Viewing a 3D movie in 2D is kinda like viewing a Scope movie in Pan and Scan.


#34 of 150 OFFLINE   Rob W

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Posted January 11 2013 - 01:40 AM

The theatrical boom for 3D is being driven significantly by foreign markets, who have an insatiable appetite for 3D content and now usually surpass the domestic box office for many titles. In North America, the studios have seen 2D ticket sales steadily increasing as a percentage vs 3D ticket sales ( when both versions are offered for a particular title ) as 3D's share of the box office begins to erode. This is especially true for family and animated titles. It's the gimmick films like Texas 3D and Jackass 3D that retain the strongest percentage of 3D vs 2D ticket sales.

#35 of 150 OFFLINE   RolandL

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Posted January 11 2013 - 05:31 AM

About a year ago there was talk of increasing 2D tickets prices and lowering 3D to the same so there wouldn't be a difference. But, that never happened.

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#36 of 150 OFFLINE   Albert_M

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Posted January 11 2013 - 06:42 AM

People can like what they want. Personally, I'll be happy to see the gimmick end.

#37 of 150 OFFLINE   Ejanss

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Posted January 11 2013 - 08:56 AM

People can like what they want. Personally, I'll be happy to see the gimmick end.

Well, now that it's become standard in all sets without fanfare, I'd say the "gimmick" has ended, and the good hardworking daily general use begun. :D

#38 of 150 OFFLINE   Brian McHale

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Posted January 11 2013 - 09:05 AM

I think what bothers me most about that article is the "It's Official" proclamation. "Official"? Really? Even if most of the author's points and conclusions were accurate, this is clearly false. 3D would only be "officially" dead if the TV and movie industry proclaimed they were no longer going to support it. When all the studios state they'll cease production of 3D features, when all the cable and satellite companies state that they'll no longer carry 3D content and when all TV manufacturers state that they will no longer build 3D-capable displays, then it will be officially dead. I think most people would agree that 3D hasn't taken off nearly as well as the industry hoped. I would be willing to bet that the majority of people who own 3D capable sets don't even watch 3D on them (I haven't even bothered to buy 3D glasses yet for my 3D set). However, it is clearly not "officially" dead, and I think it's even hard to make a case that it's anywhere close to dying. 3D is alive. It might not be doing all that well, but it is clearly still alive.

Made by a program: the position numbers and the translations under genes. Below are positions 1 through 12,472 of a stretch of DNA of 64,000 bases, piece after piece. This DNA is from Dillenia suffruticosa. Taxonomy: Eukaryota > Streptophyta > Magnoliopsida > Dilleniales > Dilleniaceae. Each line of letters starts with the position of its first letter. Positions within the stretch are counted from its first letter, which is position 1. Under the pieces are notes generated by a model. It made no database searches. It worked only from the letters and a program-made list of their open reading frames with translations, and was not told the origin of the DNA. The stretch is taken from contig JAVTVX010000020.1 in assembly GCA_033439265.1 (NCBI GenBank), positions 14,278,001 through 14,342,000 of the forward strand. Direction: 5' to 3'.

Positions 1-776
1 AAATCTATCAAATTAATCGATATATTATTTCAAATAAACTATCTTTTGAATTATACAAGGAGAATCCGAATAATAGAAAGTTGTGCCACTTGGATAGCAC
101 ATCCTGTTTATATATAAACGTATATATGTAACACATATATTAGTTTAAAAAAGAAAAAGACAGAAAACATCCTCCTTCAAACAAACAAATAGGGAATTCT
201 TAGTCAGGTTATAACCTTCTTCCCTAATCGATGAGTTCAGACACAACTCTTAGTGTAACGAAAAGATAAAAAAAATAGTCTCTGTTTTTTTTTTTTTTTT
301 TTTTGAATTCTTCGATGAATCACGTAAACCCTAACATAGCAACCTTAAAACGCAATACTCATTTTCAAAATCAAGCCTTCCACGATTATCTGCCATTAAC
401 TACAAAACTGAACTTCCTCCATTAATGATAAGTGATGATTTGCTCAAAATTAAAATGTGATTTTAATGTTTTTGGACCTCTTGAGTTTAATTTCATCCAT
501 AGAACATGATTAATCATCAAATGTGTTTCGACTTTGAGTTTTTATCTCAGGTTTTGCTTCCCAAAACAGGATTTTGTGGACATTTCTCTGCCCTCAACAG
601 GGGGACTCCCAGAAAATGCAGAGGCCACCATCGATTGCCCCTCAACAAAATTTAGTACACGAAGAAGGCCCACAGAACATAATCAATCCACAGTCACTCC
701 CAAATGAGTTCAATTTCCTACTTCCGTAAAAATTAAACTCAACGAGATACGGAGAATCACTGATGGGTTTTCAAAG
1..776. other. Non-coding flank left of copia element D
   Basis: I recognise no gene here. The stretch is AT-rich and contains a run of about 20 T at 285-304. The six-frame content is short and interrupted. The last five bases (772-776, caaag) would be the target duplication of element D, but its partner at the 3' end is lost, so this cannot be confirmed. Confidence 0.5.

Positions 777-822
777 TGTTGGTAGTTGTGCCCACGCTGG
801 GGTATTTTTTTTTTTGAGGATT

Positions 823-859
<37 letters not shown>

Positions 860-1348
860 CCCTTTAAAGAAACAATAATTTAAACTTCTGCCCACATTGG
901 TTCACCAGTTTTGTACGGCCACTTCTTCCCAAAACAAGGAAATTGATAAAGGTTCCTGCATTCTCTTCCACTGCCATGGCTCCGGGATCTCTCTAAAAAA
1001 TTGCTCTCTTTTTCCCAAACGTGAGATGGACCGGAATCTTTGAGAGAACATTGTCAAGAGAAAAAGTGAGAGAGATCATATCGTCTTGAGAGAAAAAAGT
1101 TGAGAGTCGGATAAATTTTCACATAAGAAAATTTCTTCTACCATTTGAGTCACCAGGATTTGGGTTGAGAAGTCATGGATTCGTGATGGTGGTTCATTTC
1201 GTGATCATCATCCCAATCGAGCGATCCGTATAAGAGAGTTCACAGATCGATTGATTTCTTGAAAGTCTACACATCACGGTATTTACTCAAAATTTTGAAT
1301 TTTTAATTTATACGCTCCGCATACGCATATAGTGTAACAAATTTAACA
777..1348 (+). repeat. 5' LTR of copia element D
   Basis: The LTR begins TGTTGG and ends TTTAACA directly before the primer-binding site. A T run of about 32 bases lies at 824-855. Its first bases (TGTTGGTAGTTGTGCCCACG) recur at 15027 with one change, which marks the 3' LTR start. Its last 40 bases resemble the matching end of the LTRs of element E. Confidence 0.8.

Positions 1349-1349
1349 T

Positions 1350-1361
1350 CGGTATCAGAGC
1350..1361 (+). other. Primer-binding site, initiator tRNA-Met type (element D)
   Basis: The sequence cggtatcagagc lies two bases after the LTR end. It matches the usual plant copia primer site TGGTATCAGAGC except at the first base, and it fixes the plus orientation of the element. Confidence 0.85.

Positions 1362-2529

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#39 of 150 OFFLINE   FrancisP

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Posted January 11 2013 - 03:34 PM

3-D will be a niche market feature. The fact is that there is not that much demand for it as very few tvs have the option available. The reason that studios are shoving 3-D movies down our throat is to charge a higher admission price. That will hurt it rather than help it as people will not stand for being gouged.

#40 of 150 OFFLINE   Ejanss

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Posted January 11 2013 - 08:35 PM

3-D will be a niche market feature. The fact is that there is not that much demand for it as very few tvs have the option available. The reason that studios are shoving 3-D movies down our throat is to charge a higher admission price. That will hurt it rather than help it as people will not stand for being gouged.

(Um, when you were studying logic in high school/freshman year, did they ever bring up the concept of "Begging the Question"? Just curious, seems to be popular with the 3-D bashers. In fact, now that it's a fact that everyone hates it, and we already know that Sony's going to go out tomorrow and announce they're getting out of the business, how will this play out with the public's widespread new acceptance of 4K? :rolleyes: )